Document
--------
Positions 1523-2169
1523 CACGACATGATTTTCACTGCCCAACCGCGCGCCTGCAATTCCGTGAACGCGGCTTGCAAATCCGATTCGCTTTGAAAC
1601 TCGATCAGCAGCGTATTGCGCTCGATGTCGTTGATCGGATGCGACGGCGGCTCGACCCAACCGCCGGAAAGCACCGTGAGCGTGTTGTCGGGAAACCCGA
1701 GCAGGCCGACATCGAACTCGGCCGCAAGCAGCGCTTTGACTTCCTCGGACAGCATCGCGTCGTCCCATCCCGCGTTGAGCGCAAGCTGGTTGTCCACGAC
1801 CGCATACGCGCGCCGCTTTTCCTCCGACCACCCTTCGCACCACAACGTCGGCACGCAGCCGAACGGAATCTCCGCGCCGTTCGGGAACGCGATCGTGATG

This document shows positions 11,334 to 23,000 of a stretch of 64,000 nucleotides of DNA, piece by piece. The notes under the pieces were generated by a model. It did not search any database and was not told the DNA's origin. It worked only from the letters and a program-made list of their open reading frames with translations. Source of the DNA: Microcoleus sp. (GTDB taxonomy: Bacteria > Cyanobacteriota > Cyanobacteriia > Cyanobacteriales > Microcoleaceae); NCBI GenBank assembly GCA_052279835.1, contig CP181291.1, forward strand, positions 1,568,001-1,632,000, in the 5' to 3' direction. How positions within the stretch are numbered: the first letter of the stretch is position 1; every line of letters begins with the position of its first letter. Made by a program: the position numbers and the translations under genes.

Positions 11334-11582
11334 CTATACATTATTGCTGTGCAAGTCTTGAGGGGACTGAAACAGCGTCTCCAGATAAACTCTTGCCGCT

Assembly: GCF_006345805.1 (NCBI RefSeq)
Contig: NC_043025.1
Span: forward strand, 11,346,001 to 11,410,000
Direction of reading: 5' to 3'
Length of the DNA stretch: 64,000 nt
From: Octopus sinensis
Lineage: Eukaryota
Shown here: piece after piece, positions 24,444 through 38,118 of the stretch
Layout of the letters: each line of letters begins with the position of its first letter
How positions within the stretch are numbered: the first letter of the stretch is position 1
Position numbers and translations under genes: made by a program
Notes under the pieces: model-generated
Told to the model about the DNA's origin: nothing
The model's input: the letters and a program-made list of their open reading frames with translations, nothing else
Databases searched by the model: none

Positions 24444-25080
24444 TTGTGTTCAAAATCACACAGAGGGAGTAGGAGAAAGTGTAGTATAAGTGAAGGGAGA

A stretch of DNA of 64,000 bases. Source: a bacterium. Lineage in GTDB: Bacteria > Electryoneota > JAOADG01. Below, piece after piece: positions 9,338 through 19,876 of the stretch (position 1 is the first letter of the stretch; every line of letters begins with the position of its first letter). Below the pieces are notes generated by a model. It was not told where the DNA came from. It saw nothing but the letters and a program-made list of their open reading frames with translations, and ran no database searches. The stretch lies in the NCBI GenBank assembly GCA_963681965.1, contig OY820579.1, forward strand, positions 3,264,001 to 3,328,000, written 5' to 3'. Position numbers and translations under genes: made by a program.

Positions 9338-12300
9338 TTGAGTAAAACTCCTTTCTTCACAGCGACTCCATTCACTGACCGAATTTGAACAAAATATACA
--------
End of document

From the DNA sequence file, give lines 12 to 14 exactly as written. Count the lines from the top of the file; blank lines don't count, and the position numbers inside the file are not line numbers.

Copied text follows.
Direction of reading: 5' to 3'
Length of the DNA stretch: 64,000 nt
From: Octopus sinensis